Faculty of Engineering


Research Highlights

Understanding and Controlling Defects in Materials

Materials are used to support structures and join components at various scales, from massive infrastructures to tiny devices. However, damage to or destruction of those structures can lead to injury or death if not properly prevented. Even if structural damage does not endanger human life, it can have economic impacts to a greater or lesser extent. We all know that materials eventually break when subjected to large forces or repeated deformation, but what happens in a material during this process, and how do we determine the conditions under which said material breaks? The key to more accurate predictions of material behavior and the development of better materials is to understand what is happening inside of them. 

Zooming in on a material that appears to be homogeneous reveals a hierarchy of structures and discrete properties. Metallic materials usually have a crystalline structure. When you hear the word "crystal," you may imagine that their atoms are lined up in an orderly fashion, but in reality, crystals contain a myriad of structures called lattice defects, which are disordered arrangements of atoms. When a material is put under stress, these defects move and interact with each other, multiplying or disappearing to form a heterogeneous and complex structure. These defects can damage or destroy a material, but they can also impart exceptional strength and toughness by moderately constraining each other's motion.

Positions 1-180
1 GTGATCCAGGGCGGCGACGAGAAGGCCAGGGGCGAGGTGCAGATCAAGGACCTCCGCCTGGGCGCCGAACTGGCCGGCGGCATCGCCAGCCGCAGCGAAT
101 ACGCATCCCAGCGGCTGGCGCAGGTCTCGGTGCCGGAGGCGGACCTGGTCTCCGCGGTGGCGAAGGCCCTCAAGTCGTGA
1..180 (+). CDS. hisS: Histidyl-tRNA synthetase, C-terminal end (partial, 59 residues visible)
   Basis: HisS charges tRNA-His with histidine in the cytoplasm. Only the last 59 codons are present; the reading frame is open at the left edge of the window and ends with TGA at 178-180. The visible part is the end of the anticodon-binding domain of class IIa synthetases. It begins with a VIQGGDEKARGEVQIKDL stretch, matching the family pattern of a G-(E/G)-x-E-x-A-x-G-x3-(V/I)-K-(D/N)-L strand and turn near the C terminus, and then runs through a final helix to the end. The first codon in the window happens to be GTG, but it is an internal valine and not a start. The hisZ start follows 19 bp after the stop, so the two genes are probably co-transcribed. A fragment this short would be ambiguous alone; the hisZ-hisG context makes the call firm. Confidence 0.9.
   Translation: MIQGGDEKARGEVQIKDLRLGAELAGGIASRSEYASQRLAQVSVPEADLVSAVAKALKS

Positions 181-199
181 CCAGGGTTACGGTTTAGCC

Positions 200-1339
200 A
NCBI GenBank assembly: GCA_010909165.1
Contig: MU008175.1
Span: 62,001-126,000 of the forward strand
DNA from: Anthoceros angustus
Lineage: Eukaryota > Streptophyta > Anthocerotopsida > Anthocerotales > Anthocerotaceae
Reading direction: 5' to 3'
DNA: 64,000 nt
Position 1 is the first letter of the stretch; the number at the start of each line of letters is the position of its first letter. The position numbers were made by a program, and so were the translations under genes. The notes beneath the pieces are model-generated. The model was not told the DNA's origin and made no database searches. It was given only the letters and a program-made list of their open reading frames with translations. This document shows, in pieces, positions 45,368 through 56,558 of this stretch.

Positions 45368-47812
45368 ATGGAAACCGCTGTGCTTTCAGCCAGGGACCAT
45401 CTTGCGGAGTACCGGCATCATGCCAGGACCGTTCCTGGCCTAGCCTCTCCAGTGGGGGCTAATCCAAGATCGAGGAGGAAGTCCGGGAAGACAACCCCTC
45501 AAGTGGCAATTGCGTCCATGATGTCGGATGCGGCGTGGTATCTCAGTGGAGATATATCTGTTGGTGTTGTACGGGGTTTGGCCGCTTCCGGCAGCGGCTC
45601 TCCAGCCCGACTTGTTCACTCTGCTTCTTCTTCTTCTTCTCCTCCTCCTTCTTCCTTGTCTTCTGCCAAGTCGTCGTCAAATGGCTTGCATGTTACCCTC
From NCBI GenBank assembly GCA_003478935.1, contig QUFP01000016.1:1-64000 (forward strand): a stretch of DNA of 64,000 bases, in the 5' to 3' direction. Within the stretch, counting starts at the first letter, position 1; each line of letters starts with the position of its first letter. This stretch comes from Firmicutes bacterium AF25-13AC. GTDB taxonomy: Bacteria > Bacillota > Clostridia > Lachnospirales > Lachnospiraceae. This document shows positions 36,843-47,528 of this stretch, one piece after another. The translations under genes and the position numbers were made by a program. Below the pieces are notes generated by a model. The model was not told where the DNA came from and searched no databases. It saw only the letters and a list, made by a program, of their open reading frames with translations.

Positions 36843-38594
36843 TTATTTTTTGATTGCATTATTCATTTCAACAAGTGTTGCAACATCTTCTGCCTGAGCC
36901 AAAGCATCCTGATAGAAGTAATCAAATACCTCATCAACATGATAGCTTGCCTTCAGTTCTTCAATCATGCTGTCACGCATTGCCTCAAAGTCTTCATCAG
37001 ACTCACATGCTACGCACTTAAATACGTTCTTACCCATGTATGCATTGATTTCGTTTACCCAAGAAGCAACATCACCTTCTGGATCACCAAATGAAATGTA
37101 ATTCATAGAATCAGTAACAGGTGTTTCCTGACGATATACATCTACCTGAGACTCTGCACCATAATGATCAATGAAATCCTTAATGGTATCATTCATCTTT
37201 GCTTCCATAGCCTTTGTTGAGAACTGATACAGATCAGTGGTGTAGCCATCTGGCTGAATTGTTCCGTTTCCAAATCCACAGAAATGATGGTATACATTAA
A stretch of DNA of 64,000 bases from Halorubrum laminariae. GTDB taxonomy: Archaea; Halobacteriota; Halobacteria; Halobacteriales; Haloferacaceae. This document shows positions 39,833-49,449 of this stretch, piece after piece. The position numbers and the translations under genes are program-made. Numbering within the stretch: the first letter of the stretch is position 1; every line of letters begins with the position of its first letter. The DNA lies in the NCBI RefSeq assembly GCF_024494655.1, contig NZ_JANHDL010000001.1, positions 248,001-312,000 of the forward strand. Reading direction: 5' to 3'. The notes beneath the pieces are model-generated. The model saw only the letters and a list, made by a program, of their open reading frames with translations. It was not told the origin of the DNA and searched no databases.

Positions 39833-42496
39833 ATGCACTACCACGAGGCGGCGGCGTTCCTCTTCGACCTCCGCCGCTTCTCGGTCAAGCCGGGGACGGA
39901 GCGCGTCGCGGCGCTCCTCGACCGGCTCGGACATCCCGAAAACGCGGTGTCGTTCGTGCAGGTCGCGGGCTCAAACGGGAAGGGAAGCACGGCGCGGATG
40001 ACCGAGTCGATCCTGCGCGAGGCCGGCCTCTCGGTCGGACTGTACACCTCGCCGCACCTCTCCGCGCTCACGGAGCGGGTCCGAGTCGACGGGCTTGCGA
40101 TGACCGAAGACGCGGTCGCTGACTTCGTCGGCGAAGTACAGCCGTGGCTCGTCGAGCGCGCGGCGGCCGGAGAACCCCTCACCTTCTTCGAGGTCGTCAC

In the Material Mechanics Laboratory, our research theme is "understanding, controlling, and exploiting defects". We mainly use atomistic simulations, but also use more microscopic electron-level calculations (first-principles calculations) and more macroscopic simulation methods, and sometimes combine them to study metal deformation from a microscopic viewpoint. Currently, we are working on (i) hydrogen embrittlement and (ii) deformation behavior of magnesium alloys. Here, we will briefly introduce the former.  

Hydrogen embrittlement is a phenomenon in which the strength of a metal is greatly degraded when hydrogen enters the metal during the manufacturing process or in the operating environment. This phenomenon is called Hydrogen Embrittlement (HE). The development of fuel cell vehicles and other devices is underway due to environmental concerns, and the number of fracture accidents caused by HE will surely increase as a result. The main goal of our research is to clarify the causes of HE, which will be useful for material development and design. The strength loss due to hydrogen is attributed to the fact that hydrogen acts on lattice defects and negatively changes their behavior. Therefore, we predict the distribution of hydrogen around various lattice defects based on atomistic simulations and analyze in detail the effects of hydrogen on the motion and interaction behavior of lattice defects to unravel the effects of hydrogen one by one from a microscopic viewpoint.